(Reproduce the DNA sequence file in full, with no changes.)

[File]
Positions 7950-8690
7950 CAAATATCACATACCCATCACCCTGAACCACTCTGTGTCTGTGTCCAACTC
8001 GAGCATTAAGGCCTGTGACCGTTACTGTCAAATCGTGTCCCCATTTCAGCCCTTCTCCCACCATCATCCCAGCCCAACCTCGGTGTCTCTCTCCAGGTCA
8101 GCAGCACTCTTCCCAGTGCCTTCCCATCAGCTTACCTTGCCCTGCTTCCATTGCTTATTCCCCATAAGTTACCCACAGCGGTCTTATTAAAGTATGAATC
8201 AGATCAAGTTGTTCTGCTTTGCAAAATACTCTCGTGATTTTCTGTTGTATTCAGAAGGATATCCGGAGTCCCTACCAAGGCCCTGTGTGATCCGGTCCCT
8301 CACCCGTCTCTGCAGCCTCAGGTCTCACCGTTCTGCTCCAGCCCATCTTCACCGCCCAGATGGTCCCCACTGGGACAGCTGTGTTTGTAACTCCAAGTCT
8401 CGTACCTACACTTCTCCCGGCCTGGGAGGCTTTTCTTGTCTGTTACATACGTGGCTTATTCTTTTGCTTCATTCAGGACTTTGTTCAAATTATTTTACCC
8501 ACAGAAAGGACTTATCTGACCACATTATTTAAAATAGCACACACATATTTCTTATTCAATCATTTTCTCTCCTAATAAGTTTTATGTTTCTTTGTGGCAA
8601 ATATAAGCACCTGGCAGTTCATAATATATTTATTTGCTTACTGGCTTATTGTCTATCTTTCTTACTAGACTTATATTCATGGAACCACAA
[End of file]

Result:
Positions 7950-8690
7950 CAAATATCACATACCCATCACCCTGAACCACTCTGTGTCTGTGTCCAACTC
8001 GAGCATTAAGGCCTGTGACCGTTACTGTCAAATCGTGTCCCCATTTCAGCCCTTCTCCCACCATCATCCCAGCCCAACCTCGGTGTCTCTCTCCAGGTCA
8101 GCAGCACTCTTCCCAGTGCCTTCCCATCAGCTTACCTTGCCCTGCTTCCATTGCTTATTCCCCATAAGTTACCCACAGCGGTCTTATTAAAGTATGAATC
8201 AGATCAAGTTGTTCTGCTTTGCAAAATACTCTCGTGATTTTCTGTTGTATTCAGAAGGATATCCGGAGTCCCTACCAAGGCCCTGTGTGATCCGGTCCCT
8301 CACCCGTCTCTGCAGCCTCAGGTCTCACCGTTCTGCTCCAGCCCATCTTCACCGCCCAGATGGTCCCCACTGGGACAGCTGTGTTTGTAACTCCAAGTCT
8401 CGTACCTACACTTCTCCCGGCCTGGGAGGCTTTTCTTGTCTGTTACATACGTGGCTTATTCTTTTGCTTCATTCAGGACTTTGTTCAAATTATTTTACCC
8501 ACAGAAAGGACTTATCTGACCACATTATTTAAAATAGCACACACATATTTCTTATTCAATCATTTTCTCTCCTAATAAGTTTTATGTTTCTTTGTGGCAA
8601 ATATAAGCACCTGGCAGTTCATAATATATTTATTTGCTTACTGGCTTATTGTCTATCTTTCTTACTAGACTTATATTCATGGAACCACAA